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Weekend Roundup, Part 2

“More than 18,000 inscribed pottery ‘notepads’ are uncovered in the long-lost Egyptian city of Athribis, including shopping lists and lines written by students as a punishment”

The Khufu Boat Museum has been demolished, now allowing an unobstructed view of the Great Pyramid of Giza.

Joyce Tyldesley gives a fascinating account of the discovery of the famous Nefertiti bust, how it ended up in Germany, and why it has never been returned to Egypt.

Timed with Friday’s release of the movie, Smithsonian Magazine has an interesting story about how Agatha Christie’s love of archaeology influenced Death on the Nile.

Turkish Archaeological News reviews the discoveries made in Turkey in the month of January.

“A Tunisian history enthusiast is making dye from sea snail shells inspired by a school project decades ago on ancient Carthage and the purple coloring that brought fabulous wealth to the classical world.”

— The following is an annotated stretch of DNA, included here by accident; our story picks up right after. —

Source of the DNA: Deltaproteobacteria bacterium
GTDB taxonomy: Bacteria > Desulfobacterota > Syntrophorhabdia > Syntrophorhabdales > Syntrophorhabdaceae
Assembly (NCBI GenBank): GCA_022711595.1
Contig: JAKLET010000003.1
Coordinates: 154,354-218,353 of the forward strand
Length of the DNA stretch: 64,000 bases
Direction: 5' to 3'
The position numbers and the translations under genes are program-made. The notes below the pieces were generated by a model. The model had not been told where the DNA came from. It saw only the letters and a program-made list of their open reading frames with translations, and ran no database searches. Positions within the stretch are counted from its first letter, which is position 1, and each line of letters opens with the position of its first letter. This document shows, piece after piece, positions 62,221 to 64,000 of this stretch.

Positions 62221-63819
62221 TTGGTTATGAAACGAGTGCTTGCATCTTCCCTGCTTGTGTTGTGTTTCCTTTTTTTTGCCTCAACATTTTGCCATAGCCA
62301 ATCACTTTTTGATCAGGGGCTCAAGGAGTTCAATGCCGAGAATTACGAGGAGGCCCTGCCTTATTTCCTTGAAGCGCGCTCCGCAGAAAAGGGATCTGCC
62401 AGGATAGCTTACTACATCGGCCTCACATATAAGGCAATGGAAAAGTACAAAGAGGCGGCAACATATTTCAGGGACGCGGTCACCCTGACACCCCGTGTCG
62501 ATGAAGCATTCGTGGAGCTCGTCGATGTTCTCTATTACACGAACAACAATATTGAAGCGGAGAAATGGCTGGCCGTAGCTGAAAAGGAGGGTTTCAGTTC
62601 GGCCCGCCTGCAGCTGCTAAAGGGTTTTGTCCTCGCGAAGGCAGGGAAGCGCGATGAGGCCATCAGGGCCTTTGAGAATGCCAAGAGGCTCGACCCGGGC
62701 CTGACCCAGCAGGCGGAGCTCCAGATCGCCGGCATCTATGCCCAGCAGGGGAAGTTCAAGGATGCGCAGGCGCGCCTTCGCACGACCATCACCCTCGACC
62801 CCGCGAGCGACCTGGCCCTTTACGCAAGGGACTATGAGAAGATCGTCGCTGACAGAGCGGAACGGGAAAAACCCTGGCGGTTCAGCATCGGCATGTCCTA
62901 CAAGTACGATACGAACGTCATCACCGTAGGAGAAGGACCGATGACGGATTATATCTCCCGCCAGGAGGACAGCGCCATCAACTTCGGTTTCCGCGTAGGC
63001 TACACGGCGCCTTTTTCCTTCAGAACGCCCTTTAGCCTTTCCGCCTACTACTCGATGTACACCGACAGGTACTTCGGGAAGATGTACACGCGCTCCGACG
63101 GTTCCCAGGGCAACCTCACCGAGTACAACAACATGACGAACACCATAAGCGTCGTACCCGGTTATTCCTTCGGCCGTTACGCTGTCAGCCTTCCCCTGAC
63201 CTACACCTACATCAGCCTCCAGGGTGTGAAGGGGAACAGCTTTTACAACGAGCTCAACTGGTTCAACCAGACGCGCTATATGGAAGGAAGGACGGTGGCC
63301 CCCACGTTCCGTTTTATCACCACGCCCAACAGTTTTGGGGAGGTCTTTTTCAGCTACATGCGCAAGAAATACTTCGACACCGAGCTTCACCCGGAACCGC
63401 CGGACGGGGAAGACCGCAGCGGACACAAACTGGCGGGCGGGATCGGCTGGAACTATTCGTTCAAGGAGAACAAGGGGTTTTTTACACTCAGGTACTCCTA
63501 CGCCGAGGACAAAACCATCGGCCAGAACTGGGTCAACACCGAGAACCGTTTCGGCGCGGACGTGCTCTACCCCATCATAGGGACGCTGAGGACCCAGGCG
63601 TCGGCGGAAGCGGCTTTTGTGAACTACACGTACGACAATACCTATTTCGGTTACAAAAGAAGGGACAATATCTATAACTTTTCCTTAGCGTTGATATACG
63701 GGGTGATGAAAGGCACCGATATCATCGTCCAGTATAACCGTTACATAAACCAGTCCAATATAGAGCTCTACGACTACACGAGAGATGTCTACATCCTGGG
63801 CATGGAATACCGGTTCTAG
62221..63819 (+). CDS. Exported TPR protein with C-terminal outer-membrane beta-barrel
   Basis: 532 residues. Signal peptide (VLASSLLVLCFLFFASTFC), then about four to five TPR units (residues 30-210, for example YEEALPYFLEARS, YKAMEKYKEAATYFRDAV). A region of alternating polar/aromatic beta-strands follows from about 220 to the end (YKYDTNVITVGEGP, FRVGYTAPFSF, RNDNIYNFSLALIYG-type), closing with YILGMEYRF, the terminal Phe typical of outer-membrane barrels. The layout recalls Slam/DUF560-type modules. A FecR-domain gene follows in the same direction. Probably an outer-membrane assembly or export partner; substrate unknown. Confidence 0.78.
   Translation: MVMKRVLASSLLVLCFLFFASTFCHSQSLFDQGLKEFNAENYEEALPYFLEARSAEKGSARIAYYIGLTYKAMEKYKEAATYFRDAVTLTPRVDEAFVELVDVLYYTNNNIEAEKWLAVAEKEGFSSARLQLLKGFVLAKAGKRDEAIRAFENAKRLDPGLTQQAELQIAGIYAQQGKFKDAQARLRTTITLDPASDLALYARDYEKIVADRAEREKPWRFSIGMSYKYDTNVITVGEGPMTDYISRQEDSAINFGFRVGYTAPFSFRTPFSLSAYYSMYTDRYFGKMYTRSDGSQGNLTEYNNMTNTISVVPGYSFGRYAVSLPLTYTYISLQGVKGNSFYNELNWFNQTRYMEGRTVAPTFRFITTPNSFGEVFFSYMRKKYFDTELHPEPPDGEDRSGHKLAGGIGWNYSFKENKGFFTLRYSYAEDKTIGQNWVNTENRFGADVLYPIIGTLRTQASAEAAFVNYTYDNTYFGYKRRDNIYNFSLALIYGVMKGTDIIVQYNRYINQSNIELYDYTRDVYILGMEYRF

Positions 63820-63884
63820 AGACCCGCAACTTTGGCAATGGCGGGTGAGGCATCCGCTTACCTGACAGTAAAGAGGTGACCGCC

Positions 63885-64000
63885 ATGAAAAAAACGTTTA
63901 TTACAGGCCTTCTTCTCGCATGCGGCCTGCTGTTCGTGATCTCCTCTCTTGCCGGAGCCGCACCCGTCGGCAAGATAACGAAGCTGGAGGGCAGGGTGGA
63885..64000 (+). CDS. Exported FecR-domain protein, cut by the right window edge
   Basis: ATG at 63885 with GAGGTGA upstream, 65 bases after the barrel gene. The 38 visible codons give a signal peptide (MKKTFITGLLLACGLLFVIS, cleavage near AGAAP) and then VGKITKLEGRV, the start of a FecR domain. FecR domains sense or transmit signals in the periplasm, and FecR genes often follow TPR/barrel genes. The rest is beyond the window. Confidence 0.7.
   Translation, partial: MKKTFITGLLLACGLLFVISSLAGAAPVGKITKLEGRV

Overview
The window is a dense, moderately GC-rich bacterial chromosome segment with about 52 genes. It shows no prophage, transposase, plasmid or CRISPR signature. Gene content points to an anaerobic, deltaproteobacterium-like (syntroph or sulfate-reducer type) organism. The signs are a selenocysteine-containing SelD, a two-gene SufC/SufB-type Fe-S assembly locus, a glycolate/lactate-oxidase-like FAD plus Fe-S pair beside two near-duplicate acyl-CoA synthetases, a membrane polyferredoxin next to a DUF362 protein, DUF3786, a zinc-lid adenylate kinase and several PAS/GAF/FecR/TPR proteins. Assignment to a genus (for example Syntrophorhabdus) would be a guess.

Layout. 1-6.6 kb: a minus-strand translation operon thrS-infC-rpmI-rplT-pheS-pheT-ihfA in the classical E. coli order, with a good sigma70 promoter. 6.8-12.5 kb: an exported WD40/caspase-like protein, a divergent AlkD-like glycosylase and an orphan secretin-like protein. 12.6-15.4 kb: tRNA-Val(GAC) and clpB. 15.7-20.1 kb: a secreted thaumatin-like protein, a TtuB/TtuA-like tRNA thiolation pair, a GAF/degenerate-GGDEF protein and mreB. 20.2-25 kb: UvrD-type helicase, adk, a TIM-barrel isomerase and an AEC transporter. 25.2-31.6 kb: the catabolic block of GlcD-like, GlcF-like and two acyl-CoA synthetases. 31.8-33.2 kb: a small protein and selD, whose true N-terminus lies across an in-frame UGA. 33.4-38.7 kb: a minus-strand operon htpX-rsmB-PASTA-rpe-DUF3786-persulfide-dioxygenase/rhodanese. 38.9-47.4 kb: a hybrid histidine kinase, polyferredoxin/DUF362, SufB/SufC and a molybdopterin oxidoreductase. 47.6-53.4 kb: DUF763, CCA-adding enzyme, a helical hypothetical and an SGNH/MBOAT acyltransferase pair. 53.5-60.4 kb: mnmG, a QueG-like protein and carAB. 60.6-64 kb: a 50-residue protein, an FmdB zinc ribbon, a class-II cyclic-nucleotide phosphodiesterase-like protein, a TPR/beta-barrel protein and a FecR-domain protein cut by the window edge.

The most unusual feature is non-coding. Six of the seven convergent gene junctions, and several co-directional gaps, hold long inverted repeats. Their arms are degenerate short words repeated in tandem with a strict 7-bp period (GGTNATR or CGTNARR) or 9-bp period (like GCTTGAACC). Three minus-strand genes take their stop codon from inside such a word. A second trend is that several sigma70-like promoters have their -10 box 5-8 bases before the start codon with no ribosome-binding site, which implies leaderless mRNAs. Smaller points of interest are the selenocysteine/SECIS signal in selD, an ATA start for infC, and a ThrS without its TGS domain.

“Archaeologists in southern Italy announced last week that they unearthed two helmets, fragments of weapons and armor, bits of pottery and the remains of a possible temple to Athena at an archaeological excavation of the ancient Greek city of Velia.”

Andrew Knight-Hill has created a 18-minute instrumental composition featuring “beach soundscapes and choral works sung from portions of the ancient flood myth poem Atra-Hasis.”

Paul Collins questions whether the Sumerians were a distinct ethnic people group.

A 6-minute BBC video looks at the decipherment of cuneiform.

K. Lawson Younger is the guest on the Biblical World podcast, discussing parallelomania, Arameans, and ancient conquest accounts.

John DeLancey’s new book is now out: Connecting the Dots: Between the Bible and the Land of Israel. You can read my endorsement there. The pre-order discount has been extended to Feb 19, and shipping is free.

HT: Agade, Joseph Lauer, Arne Halbakken, Explorator, Charles Savelle, Steve Ulrich, Keith Keyser

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